In our previous two articles, we discussed worry over whether your stepchildren will like you, children requesting secrecy between parents, and your role as disciplinarian in your new family.
So what do you do when you dislike your spouse’s ex, or disagree with them (your spouse) on how best to discipline the kids? Here’s how we choose to deal:
What if I have issues with my spouse’s ex?
I don’t care if you hate their guts and wish them banished to the lower levels of Hades – when face-to-face with your stepchildren’s other parent, always say hello and BE CIVIL. We learned the hard way never to talk negatively about the ex- within earshot of the kids. This has seriously backfired.
It may seem impossible to hold your tongue or keep from sneering, especially if you’ve had recent confrontations with the other parent. Nevertheless – in front of the kids, we “suck it up” and be grown-ups. We’ve had some experience with this (and a fair bit of therapy), so we’re confident sharing this little pearl of step-wisdom.
With practice, it’s gotten easier. Kids want permission to love all of their parents. Seeing you get along can ease the stress of the divorce.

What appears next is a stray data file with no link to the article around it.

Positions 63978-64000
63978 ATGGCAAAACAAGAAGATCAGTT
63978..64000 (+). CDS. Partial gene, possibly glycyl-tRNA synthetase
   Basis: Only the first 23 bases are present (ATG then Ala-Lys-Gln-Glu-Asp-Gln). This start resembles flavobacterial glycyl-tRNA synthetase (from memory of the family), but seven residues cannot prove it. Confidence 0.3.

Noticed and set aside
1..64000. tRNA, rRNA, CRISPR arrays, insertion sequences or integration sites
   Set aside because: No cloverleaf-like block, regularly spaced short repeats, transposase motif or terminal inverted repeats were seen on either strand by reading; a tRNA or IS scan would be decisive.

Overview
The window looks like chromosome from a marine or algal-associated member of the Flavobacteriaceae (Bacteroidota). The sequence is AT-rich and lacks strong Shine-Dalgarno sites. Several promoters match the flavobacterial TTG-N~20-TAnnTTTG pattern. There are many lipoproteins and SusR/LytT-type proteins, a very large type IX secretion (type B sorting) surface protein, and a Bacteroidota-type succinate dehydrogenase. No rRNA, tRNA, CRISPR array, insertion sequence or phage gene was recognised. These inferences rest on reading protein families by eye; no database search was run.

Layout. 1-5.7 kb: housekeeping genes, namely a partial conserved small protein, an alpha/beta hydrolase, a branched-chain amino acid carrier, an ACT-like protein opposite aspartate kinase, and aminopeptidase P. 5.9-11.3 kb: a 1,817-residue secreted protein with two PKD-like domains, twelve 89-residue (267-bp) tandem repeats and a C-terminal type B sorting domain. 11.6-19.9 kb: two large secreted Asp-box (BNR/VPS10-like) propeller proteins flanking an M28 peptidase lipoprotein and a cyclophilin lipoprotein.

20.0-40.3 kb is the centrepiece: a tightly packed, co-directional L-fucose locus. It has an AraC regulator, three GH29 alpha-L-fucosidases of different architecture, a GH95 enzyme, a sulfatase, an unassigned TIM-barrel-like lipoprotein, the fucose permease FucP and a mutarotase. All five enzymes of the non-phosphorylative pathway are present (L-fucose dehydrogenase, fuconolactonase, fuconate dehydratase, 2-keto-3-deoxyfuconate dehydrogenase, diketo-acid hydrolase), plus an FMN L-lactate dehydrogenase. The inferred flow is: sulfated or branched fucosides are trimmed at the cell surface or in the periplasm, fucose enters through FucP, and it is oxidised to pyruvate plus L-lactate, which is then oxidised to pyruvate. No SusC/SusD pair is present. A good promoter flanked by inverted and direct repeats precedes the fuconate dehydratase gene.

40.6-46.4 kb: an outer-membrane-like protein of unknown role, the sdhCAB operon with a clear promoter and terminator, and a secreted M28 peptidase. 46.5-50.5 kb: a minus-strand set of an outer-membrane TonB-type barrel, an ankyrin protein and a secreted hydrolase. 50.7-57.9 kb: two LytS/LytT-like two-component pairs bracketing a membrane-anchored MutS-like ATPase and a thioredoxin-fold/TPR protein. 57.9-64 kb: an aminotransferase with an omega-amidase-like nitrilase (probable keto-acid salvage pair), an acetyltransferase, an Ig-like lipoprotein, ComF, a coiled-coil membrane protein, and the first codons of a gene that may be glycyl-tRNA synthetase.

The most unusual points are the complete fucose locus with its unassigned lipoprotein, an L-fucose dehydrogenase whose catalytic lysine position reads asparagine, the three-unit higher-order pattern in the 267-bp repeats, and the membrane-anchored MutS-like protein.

Do it for the kids.
What if my husband and I disagree on how best to raise our kids?
In our experience, it’s important that parents come to an understanding about the role of the stepparent in the home early on. If these conversations don’t take place (there’ll be more than one), you’re setting yourself up for a world o’ hurt.
As I mentioned in teenparentcafe’s “Guide to Raising Someone Else’s Kids, Part II,” we decided that in our family it worked best for me (the biological parent in our case) to take sole responsibility for discipline in the household. Pseudo-Pop (my kids’ pet name for their Stepdad) primarily supports my position and reminds the kids of why the rule was put in place to begin with.
Sometimes – we disagree on my disciplinary decisions. Once I shake off my shock that he would ever disagree with me (KIDDING), we take the discussion into a room where the kids are not, and hash it out. We’re usually able to come to an understanding with a minimum amount of conflict by approaching the situation as unemotionally as possible and being empathetic to each other’s position.
We incorporate this strategy into all of our conversations, especially when dealing with confrontation. We find it works particularly well when dealing with child-rearing issues.
Of course, this is an ongoing effort. Just take it One Day At A Time.
The issues we’ve presented in this three-part series are just the tip of the iceberg. You’ll have your own list.
The theme of your new family’s life together could be as cheerful as The Brady Bunch if you talk to each other, be clear on your roles, and…
HAVE FUN BUILDING YOUR OWN FAMILY HISTORY!